O Captain! My Captain! O CAPTAIN! my Captain! our fearful trip is done; The ship has weather'd every rack, the prize we sought is won; The port is near, the bells I hear, the people all exulting, While follow eyes the steady keel, the vessel grim and daring: But O heart! heart! heart! O the bleeding drops of red, Where on the deck my Captain lies, Fallen cold and dead. O Captain! my Captain! rise up and hear the bells; Rise up-for you the flag is flung-for you the bugle trills; For you bouquets and ribbon'd wreaths-for you the shores a-crowding; For you they call, the swaying mass, their eager faces turning; Here Captain! dear father! This arm beneath your head; It is some dream that on the deck, You've fallen cold and dead. My Captain does not answer, his lips are pale and still; My father does not feel my arm, he has no pulse nor will; The ship is anchor'd safe and sound, its voyage closed and done; From fearful trip, the victor ship, comes in with object won; Exult, O shores, and ring, O bells! But I, with mournful tread, Walk the deck my Captain lies, Fallen cold and dead.
I'm Nobody! Who are you? I'm Nobody! Who are you? Are you -- Nobody -- Too? Then there's a pair of us! Don't tell! they'd advertise -- you know! How dreary -- to be -- Somebody! How public -- like a Frog -- To tell one's name -- the livelong June -- To an admiring Bog!
I know why the caged bird sings A free bird leaps on the back Of the wind and floats downstream Till the current ends and dips his wing In the orange suns rays And dares to claim the sky. But a BIRD that stalks down his narrow cage Can seldom see through his bars of rage His wings are clipped and his feet are tied So he opens his throat to sing. The caged bird sings with a fearful trill Of things unknown but longed for still And his tune is heard on the distant hill for The caged bird sings of freedom. The free bird thinks of another breeze And the trade winds soft through The sighing trees And the fat worms waiting on a dawn-bright Lawn and he names the sky his own. But a caged BIRD stands on the grave of dreams His shadow shouts on a nightmare scream His wings are clipped and his feet are tied So he opens his throat to sing. The caged bird sings with A fearful trill of things unknown But longed for still and his Tune is heard on the distant hill For the caged bird sings of freedom.
The Bells Hear the sledges with the bells- Silver bells! What a world of merriment their melody foretells! How they tinkle, tinkle, tinkle, In the icy air of night! While the stars that oversprinkle All the heavens, seem to twinkle With a crystalline delight; Keeping time, time, time, In a sort of Runic rhyme, To the tintinnabulation that so musically wells From the bells, bells, bells, bells, Bells, bells, bells- From the jingling and the tinkling of the bells.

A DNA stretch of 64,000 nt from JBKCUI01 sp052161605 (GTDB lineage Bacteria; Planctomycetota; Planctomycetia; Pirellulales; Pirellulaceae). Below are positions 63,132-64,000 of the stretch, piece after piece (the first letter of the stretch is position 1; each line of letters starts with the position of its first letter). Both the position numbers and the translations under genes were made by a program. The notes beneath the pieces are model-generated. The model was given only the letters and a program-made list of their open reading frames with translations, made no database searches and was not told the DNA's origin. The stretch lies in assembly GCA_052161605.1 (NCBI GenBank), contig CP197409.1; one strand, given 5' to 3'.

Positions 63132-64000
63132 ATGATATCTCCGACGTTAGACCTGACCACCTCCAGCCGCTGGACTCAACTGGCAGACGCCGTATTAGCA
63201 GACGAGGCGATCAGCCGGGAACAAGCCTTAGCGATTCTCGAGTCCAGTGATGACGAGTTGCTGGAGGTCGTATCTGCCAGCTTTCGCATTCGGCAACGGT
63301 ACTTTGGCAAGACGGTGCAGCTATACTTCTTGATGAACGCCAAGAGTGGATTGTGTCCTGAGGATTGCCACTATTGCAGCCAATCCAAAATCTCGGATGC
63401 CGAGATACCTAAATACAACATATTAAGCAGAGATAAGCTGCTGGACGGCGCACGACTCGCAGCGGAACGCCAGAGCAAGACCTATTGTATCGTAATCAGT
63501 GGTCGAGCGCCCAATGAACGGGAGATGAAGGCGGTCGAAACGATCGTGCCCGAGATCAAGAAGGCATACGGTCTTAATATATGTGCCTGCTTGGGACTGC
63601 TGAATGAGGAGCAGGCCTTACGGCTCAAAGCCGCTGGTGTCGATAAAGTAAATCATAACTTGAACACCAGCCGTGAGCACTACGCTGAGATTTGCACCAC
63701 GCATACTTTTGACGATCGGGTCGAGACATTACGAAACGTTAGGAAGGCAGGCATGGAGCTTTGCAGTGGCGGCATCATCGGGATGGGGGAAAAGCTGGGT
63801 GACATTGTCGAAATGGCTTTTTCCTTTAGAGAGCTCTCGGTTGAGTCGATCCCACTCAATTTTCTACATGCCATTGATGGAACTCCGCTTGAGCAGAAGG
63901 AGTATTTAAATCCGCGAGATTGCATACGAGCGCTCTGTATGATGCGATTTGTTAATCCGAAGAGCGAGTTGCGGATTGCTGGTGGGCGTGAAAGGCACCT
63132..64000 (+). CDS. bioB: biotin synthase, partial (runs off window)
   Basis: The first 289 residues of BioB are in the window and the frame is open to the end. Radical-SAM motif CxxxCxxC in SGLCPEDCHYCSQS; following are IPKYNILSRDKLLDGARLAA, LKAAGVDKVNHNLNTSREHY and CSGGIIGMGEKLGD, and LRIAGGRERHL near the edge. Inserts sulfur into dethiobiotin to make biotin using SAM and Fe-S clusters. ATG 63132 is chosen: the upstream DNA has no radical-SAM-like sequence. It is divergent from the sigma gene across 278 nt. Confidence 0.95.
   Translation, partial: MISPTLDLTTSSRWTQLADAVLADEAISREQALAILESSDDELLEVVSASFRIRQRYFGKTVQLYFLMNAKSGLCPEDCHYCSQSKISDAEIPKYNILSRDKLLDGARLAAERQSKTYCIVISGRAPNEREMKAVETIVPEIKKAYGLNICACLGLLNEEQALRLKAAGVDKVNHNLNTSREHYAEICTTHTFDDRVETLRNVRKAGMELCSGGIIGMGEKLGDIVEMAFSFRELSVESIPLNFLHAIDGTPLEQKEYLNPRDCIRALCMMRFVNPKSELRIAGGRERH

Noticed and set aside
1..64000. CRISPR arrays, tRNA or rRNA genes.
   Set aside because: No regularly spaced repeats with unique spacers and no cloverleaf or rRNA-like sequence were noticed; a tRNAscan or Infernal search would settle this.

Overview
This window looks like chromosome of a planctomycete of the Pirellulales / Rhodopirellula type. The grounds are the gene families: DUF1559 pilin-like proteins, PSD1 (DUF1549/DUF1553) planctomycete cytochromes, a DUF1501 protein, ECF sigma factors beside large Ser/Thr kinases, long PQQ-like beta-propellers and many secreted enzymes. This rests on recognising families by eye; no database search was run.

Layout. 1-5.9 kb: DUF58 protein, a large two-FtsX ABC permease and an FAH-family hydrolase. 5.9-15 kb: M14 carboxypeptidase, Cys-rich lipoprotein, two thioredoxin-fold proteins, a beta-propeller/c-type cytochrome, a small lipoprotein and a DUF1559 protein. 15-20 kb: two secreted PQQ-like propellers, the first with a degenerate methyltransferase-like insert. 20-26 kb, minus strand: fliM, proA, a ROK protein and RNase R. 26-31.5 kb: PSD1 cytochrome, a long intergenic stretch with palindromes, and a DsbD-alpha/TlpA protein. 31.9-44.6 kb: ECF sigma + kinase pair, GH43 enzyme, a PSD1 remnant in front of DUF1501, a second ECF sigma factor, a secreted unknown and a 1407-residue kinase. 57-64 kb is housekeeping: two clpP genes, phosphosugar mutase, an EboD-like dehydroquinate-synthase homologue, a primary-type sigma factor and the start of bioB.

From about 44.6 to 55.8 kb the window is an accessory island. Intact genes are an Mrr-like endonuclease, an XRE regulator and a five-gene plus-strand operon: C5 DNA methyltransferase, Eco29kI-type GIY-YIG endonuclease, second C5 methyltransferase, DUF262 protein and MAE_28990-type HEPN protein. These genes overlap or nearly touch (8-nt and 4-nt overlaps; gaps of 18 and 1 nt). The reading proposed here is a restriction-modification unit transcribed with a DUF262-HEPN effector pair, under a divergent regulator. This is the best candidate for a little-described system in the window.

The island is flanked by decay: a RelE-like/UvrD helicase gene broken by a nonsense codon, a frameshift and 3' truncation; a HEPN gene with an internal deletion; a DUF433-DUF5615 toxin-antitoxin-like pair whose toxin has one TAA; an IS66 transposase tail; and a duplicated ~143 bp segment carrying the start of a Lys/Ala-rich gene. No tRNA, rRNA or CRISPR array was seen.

She Walks In Beauty She walks in beauty, like the night Of cloudless climes and starry skies; And all that's best of dark and bright Meet in her aspect and her eyes: Thus mellowed to that tender light Which heaven to gaudy day denies. One shade the more, one ray the less, Had half impaired the nameless grace Which waves in every raven tress, Or softly lightens o'er her face; Where thoughts serenely sweet express How pure, how dear their dwelling place. And on that cheek, and o'er that brow, So soft, so calm, yet eloquent, The smiles that win, the tints that glow, But tell of days in goodness spent, A mind at peace with all below, A heart whose love is innocent!
Daybreak In Alabama When I get to be a composer I'm gonna write me some music about Daybreak in Alabama And I'm gonna put the purtiest songs in it Rising out of the ground like a swamp mist And falling out of heaven like soft dew. I'm gonna put some tall tall trees in it And the scent of pine needles And the smell of red clay after rain And long red necks And poppy colored faces And big brown arms And the field daisy eyes Of black and white black white black people And I'm gonna put white hands And black hands and brown and yellow hands And red clay earth hands in it Touching everybody with kind fingers And touching each other natural as dew In that dawn of music when I Get to be a composer And write about daybreak In Alabama.